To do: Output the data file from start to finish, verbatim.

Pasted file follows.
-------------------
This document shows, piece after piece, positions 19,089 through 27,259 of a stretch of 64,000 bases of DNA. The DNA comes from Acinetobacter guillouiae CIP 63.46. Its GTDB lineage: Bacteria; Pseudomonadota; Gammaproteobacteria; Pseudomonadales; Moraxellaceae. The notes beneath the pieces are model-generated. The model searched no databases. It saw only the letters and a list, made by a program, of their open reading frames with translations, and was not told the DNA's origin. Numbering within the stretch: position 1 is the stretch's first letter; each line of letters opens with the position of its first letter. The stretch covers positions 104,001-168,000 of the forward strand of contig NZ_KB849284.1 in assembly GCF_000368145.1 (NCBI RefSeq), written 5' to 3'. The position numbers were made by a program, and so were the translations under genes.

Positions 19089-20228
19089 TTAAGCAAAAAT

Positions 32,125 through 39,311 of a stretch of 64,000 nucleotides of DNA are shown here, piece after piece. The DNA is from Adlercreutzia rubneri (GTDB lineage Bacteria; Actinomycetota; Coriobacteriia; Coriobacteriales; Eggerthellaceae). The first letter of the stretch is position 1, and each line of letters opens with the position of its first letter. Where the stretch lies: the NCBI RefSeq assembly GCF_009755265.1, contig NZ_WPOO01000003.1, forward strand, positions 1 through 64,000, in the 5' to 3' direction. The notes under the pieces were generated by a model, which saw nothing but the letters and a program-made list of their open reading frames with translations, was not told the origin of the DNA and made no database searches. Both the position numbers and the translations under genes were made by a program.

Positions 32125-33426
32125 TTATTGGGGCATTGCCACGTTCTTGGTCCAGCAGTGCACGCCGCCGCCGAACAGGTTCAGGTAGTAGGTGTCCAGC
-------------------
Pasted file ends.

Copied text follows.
This document shows, piece after piece, positions 19,089 through 27,259 of a stretch of 64,000 bases of DNA. The DNA comes from Acinetobacter guillouiae CIP 63.46. Its GTDB lineage: Bacteria; Pseudomonadota; Gammaproteobacteria; Pseudomonadales; Moraxellaceae. The notes beneath the pieces are model-generated. The model searched no databases. It saw only the letters and a list, made by a program, of their open reading frames with translations, and was not told the DNA's origin. Numbering within the stretch: position 1 is the stretch's first letter; each line of letters opens with the position of its first letter. The stretch covers positions 104,001-168,000 of the forward strand of contig NZ_KB849284.1 in assembly GCF_000368145.1 (NCBI RefSeq), written 5' to 3'. The position numbers were made by a program, and so were the translations under genes.

Positions 19089-20228
19089 TTAAGCAAAAAT

Positions 32,125 through 39,311 of a stretch of 64,000 nucleotides of DNA are shown here, piece after piece. The DNA is from Adlercreutzia rubneri (GTDB lineage Bacteria; Actinomycetota; Coriobacteriia; Coriobacteriales; Eggerthellaceae). The first letter of the stretch is position 1, and each line of letters opens with the position of its first letter. Where the stretch lies: the NCBI RefSeq assembly GCF_009755265.1, contig NZ_WPOO01000003.1, forward strand, positions 1 through 64,000, in the 5' to 3' direction. The notes under the pieces were generated by a model, which saw nothing but the letters and a program-made list of their open reading frames with translations, was not told the origin of the DNA and made no database searches. Both the position numbers and the translations under genes were made by a program.

Positions 32125-33426
32125 TTATTGGGGCATTGCCACGTTCTTGGTCCAGCAGTGCACGCCGCCGCCGAACAGGTTCAGGTAGTAGGTGTCCAGC